Plaintiff Alexandra Rodriguez claims that she was injured when a metal rack display (known in the retail field as an "endcap") suddenly fell on her when she was shopping at a Wal-Mart store[2] in Turnersville on June 6, 2010. Photographs taken after the incident show that there were garments on racks attached to the endcap. According to plaintiff's liability expert, a professional engineer, the portion of the rack that allegedly fell on plaintiff, inclusive of the displayed clothing, weighed approximately 141 to 157 pounds.

         The endcap is designed to be secured by a single metal clip at the top and two clips at the bottom. The top clip slides into a vertical metal frame, held in place with the assistance of gravity.

         Plaintiff described the incident on several occasions, doing so with varying details. A few days after the incident, plaintiff stated in an interview that she did not hit the endcap shelf as she turned the corner with her shopping cart. At her later deposition, she testified that she "nipped" the shelf, and that the basket on her cart struck the fixture's horizontal bars. In her trial testimony, plaintiff could not recall stating that she had hit her cart against the rack. She was unclear about what portion of her body came into contact with the display when it fell.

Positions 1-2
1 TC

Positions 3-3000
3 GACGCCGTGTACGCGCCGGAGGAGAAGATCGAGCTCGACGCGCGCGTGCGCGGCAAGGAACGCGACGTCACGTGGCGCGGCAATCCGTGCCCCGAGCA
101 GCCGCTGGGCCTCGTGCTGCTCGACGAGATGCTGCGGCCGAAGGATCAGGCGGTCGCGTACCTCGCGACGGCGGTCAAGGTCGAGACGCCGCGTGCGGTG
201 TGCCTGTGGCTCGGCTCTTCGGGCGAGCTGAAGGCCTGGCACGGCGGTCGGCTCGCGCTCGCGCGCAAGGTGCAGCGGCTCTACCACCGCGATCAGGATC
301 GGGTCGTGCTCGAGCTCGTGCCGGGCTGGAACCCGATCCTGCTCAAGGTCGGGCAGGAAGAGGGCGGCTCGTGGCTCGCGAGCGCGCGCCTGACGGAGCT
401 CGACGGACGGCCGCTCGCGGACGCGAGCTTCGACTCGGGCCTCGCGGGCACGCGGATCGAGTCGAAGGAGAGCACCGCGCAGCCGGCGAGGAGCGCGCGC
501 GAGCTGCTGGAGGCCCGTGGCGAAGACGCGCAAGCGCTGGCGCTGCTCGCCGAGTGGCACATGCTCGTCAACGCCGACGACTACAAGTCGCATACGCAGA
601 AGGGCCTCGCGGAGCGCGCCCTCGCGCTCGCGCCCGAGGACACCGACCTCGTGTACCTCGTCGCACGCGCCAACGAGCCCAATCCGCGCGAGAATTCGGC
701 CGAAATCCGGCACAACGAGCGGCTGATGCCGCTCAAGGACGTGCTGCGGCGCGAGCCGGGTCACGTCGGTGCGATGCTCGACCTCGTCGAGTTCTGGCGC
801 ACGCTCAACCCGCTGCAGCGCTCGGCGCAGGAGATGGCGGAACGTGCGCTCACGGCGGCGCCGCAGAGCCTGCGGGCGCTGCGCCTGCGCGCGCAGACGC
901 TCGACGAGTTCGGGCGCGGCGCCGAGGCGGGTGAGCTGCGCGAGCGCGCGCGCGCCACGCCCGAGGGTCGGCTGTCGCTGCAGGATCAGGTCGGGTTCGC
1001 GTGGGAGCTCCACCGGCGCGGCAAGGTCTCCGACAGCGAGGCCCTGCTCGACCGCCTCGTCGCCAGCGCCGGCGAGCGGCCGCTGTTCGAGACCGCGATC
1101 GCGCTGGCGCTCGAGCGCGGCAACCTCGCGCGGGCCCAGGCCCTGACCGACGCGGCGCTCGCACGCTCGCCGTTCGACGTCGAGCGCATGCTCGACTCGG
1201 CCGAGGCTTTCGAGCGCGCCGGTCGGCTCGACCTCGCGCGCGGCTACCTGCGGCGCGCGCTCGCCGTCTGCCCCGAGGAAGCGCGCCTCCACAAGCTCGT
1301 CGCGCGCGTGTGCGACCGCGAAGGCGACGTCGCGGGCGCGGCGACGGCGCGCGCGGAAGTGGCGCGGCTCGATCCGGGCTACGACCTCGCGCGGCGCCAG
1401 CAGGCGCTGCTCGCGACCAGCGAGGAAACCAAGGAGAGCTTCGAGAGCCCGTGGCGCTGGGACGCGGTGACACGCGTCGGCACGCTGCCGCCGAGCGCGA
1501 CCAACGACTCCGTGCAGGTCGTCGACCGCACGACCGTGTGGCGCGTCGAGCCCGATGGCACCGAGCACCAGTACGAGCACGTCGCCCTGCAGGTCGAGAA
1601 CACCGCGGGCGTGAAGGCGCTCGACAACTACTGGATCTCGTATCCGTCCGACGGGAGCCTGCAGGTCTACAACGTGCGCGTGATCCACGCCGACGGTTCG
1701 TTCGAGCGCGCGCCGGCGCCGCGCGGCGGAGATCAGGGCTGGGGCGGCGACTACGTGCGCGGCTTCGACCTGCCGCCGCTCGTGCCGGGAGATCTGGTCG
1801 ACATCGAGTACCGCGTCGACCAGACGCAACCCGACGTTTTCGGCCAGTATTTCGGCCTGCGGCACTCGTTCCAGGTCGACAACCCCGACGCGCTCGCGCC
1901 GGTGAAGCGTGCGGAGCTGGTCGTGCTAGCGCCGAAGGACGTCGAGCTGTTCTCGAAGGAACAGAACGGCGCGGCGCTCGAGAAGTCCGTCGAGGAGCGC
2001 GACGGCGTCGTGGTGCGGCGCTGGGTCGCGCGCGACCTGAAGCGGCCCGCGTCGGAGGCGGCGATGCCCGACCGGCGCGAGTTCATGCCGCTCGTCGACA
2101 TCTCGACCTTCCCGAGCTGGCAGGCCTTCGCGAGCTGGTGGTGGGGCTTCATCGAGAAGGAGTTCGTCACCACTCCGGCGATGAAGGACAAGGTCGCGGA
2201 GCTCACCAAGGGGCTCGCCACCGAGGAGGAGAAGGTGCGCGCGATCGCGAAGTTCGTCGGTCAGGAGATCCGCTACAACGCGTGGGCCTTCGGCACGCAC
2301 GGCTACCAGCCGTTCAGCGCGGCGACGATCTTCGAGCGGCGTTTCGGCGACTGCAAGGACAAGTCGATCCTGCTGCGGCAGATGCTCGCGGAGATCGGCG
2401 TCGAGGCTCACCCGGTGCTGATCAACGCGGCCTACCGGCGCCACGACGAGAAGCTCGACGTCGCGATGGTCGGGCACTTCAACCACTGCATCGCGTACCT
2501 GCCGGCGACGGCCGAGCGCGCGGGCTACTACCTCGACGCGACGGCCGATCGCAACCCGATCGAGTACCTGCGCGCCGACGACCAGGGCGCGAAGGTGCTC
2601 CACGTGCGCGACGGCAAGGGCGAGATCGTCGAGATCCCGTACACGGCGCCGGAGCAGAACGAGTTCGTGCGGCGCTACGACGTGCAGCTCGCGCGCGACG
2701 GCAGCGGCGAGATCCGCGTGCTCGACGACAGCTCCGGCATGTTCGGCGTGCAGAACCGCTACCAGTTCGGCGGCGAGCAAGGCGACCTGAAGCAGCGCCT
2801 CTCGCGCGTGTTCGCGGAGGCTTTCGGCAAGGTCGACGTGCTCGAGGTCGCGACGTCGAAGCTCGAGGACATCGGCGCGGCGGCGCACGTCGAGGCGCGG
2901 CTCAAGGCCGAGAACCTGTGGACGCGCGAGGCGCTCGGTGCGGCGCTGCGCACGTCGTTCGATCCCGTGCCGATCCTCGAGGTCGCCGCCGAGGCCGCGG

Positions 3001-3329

Although plaintiff was accompanied at the store by a friend and her teenage daughter, neither of them testified at trial. No store personnel witnessed the endcap fall. Store employees did attend to plaintiff after the incident, and called for medical assistance. Plaintiff reported pain in her right arm, and was taken to a local emergency room.

         Plaintiff was treated by several doctors following the incident. A post-accident MRI study revealed a right upper ulnar neuropathy. Plaintiff contends that condition was caused by the incident, whereas Wal-Mart disputes such alleged causation. Eventually in 2013, plaintiff had a spinal cord stimulator implanted to relieve what she contends was her persisting pain. She also complained of swelling of her hands and other lingering conditions.

         Plaintiff presented medical testimony at trial from several experts. They included an orthopedic surgeon, a neurologist, and a family medicine practitioner with expertise in what is known as Complex Regional Pain Syndrome ("CRPS"). The latter expert diagnosed plaintiff with "Type 2" CRPS. He further opined that her condition, despite treatment efforts, was likely to be permanent.